Positional vertigo is epidemic (witness all the views, likes and comments on YouTube); as soon as I mention it, somebody is likely to say, “Oh, I have …” or “Oh, I know somebody ….” The approach of the medical community as a whole is deplorable (thank you for being the good guys!). Most doctors apparently are worse than no help! They’ll look everywhere else, scheduling MRIs, EKGs and all manner of other tests, then referrals and medications before they consider positional vertigo, the most common cause of dizzy spells! Is this purposeful? They are even trained to ask the wrong questions. There is no excuse for this. It is so common and easy to diagnose that instructional videos are all over YouTube, it was featured in an episode of the excellent British TV series “Doc Martin” (where the good doctor did the Epley maneuver, which all doctors should know to do) and I was able to diagnose it before my doctor! Among other things, positional vertigo does NOT have to have a spiraling component. The people I talked with had a similar experience of the dizzy spells that I had: No particular awareness of the room or me spinning or not; the feeling was more a sensation of complete chaos of awareness, where I would most certainly fall if I didn’t sit down, and even sitting down on a stool (or the toilet), I had to hold on for dear life. Sometimes when I would get up in the morning, the initial feeling wasn’t dizziness but rather as if I were a ship in high seas, with loose ballast rolling around–I was compelled to rock myself till “the ballast” settled.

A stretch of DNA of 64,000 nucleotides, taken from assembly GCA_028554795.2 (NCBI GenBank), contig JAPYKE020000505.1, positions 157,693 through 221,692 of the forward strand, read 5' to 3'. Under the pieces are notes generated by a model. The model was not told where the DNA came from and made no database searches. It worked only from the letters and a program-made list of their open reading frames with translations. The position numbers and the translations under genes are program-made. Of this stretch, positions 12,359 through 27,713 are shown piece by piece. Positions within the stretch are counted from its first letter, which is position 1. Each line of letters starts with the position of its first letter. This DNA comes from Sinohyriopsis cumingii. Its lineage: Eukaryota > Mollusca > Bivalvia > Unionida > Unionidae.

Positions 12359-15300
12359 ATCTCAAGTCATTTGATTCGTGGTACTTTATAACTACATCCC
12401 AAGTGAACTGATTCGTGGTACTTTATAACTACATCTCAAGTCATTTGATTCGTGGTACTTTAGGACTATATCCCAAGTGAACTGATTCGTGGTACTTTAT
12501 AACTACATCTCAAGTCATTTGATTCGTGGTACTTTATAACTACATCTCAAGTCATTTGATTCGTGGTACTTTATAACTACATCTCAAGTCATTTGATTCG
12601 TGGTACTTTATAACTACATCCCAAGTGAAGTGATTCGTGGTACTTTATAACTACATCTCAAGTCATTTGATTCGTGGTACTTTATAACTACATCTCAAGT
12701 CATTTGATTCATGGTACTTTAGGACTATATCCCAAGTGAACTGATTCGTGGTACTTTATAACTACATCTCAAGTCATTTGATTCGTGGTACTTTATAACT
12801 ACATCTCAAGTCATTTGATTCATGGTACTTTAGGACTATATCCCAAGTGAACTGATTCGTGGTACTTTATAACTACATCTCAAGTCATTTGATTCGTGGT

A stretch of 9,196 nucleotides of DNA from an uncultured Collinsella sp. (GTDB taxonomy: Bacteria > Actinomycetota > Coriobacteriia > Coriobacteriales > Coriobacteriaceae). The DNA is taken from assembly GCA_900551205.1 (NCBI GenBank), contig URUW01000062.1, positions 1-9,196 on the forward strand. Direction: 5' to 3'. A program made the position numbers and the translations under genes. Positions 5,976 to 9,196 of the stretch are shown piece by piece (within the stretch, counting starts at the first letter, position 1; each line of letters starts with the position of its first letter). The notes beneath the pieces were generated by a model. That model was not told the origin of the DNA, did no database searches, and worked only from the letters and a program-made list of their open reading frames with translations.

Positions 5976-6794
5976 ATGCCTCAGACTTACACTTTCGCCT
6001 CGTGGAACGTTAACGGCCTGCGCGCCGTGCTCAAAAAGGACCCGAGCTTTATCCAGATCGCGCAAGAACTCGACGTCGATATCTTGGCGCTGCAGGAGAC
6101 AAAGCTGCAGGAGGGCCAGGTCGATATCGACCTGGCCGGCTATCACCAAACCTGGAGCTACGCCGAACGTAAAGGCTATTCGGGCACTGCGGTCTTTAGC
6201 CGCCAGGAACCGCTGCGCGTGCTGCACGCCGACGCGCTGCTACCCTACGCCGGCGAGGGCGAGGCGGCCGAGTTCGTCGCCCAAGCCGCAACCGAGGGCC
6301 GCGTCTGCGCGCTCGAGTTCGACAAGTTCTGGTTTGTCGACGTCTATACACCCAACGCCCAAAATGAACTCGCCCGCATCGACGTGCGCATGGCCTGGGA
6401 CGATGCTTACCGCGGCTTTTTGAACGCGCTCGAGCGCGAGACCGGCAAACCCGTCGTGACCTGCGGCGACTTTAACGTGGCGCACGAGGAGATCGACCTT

12th May 2013 at 10:46 am

  11. Cindy Chaney says:

    It is my understanding, based on what my doctor has explained, that the Brandt Daroff Exercise is used to create vertigo so that the brain is given multiple opportunities to detect imbalance and attempt to repair. If a person takes medication to stop the vertigo the brain is not given the opportunity to complete the repairing process.
    If the brain is given opportunities to detect the vertigo and attempts to repair – there is a chance that the vertigo will occur less and less naturally.
    If the brain is NOT given opportunities to detect the vertigo and attempt repair (when medication is used to stop vertigo and repair attempts) the patient will most likely have more and more occurrences of vertigo naturally.

    8th May 2013 at 11:00 am

  12. Dr.Sudiptarun Sen says:

    Iam a practising otolaryngologist. I titally agree with your approach. Excellent comparison. What is your experience with Log Roll in Horizontal canal BPPV?

    9th April 2013 at 9:37 pm

  13. DR.R.V.SURYANARAYANA says:

    DEAR SIR I AM APATIENT OF B P P V . SO FAR NO ONE GIVES ME SUCH A CLARIFICATION LIKE YOU WHICH IS EXCELLENT INSPITE OF ME BEING A M B B S GRADUATE .NO SPECIALIST BOTHERS TO EXPLAIN . I MIGHT HAVE VISITED MORE THAN 10 DOCTORS .MY PROBLEM IS FOR THE LAST 10 YEARS. BY WHICH I AM STILL SUFFERING .

    5th September 2012 at 1:32 am